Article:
A well-managed feeding strategy keeps body condition in balance through every reproductive cycle.
Keeping sows in good shape from one reproductive cycle to the next is the number one priority to ensure consistent litters of healthy, well-developed piglets. Sows that are too fat, too thin or that fluctuate between the extremes are at risk of compromised performance. It takes careful feed management to get the balance right.
The challenge is that, during the first 4 to 5 reproductive cycles, the sow is still growing. During each gestation, her weight increases by an average of 20kg – tempered by the lactation period, when a weight loss of 6 to 9% is standard (Table 1).
A stable body condition is essential at every stage, from insemination and conception to lactation. That means minimising fluctuations in weight and maintaining back fat thickness at around 16-19 mm. Once farrowing has taken place, body condition must be rapidly restored to prepare the sow for the next cycle.
Poor management of body condition has severe consequences for sow productivity and lifespan. Table 2 compares the performance of sows of optimum condition with sows that are underweight. The figures speak for themselves. Skinny sows are not only more likely to suffer from shoulder ulcers. The rate of still births at farrowing is substantially higher.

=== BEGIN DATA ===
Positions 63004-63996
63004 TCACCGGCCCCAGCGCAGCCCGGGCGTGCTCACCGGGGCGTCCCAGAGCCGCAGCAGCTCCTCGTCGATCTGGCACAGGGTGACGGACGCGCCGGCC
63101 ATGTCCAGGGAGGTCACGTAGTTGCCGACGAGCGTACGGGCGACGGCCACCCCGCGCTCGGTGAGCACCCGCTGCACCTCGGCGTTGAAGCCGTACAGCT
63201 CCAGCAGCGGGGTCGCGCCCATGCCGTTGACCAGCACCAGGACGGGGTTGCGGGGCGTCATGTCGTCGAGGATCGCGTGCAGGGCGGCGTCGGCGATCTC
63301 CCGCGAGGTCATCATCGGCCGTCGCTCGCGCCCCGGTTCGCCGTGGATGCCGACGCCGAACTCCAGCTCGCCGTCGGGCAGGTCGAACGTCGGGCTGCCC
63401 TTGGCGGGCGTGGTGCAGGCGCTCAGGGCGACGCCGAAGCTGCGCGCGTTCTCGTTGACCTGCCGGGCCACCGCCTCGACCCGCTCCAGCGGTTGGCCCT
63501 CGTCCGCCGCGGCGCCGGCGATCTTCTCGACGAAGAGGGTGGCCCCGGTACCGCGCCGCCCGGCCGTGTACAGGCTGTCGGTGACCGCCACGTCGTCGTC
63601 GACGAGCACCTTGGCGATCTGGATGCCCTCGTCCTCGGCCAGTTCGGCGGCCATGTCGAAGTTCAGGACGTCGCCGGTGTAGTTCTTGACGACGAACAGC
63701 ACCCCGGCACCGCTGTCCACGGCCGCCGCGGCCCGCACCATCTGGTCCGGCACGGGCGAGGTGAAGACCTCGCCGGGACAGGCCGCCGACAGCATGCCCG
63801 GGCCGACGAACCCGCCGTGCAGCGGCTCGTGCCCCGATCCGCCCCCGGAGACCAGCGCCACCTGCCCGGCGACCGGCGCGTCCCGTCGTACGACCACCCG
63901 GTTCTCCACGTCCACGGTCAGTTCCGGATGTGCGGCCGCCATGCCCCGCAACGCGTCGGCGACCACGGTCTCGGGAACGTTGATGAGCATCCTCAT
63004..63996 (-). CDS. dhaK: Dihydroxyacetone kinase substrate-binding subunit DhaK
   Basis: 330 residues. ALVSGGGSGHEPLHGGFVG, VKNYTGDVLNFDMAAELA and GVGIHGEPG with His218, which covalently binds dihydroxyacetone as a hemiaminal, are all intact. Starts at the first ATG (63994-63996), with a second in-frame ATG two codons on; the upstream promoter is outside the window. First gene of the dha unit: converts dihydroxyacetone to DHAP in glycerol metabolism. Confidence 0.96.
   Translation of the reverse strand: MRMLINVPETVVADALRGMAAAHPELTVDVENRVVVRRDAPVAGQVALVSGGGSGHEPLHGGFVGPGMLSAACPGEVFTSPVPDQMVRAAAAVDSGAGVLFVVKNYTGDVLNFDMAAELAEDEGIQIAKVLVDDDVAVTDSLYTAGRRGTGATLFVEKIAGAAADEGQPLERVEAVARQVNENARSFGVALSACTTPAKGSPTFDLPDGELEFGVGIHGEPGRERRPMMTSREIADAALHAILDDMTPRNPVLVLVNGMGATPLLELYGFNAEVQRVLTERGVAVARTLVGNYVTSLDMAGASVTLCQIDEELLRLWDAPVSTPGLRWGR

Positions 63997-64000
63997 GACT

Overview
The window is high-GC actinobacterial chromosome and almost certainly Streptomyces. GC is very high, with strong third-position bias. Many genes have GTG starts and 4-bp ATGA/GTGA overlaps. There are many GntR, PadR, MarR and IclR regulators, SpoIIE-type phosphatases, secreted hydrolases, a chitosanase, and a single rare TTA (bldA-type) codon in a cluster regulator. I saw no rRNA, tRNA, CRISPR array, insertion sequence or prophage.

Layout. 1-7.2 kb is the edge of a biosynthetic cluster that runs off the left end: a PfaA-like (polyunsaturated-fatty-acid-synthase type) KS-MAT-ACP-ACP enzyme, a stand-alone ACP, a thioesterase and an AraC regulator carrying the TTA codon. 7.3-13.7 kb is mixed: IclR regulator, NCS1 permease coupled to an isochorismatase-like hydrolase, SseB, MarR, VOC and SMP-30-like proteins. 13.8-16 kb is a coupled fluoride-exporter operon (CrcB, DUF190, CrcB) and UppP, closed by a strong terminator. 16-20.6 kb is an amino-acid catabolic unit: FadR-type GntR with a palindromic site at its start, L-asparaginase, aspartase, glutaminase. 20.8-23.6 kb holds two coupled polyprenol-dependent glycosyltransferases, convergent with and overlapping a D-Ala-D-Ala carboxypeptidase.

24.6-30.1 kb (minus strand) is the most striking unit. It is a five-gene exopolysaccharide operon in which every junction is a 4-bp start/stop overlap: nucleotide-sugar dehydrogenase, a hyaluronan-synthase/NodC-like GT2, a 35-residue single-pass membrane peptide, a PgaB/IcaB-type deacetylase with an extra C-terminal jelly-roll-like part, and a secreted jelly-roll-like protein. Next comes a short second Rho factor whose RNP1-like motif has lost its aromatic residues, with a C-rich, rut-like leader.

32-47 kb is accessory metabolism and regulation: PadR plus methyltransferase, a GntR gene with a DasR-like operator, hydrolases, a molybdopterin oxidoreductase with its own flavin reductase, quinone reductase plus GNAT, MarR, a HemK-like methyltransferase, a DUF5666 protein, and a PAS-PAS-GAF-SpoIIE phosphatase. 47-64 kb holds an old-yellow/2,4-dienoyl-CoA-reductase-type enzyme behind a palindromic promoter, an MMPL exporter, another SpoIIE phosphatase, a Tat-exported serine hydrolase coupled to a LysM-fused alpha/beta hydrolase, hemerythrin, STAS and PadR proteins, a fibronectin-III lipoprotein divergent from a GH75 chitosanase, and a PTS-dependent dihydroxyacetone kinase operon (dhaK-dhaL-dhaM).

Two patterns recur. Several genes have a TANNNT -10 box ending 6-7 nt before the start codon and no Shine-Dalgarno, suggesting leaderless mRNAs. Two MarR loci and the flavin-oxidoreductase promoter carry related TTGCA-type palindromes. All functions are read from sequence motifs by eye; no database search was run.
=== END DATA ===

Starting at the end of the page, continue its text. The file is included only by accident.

Fat sows, on the other hand, are associated with increased feed costs and are at greater risk of farrowing problems, which may mean they need manual help to give birth.
Overall feed consumption is also higher in those sows with major weight variations through the cycle. Where weight loss is significant after farrowing, fast recovery is critical to avoid an increase in the number of non-productive days before the sow is ready for the next insemination.
Figure 1 – Evaluation of sow body condition by pressing flat hand on hip bone, spine and ribs.
The importance of continuous evaluation and regulation of body condition cannot be stressed enough. On the ideal farm, at least 90% of the herd should have the ideal body condition to optimise uterine and foetal development and secure uniform piglet production.
Efficient feed management throughout the reproductive cycle is key to achieving the best results (Figure 2).
Figure 2- Feed guidelines for gestating sows based on body condition.
Source: DanBred Feeding Manual
The protein, lysine, phosphorus and calcium in the feed play an important role at each stage (Table 3), along with soluble and insoluble fibre and additional vitamins and minerals.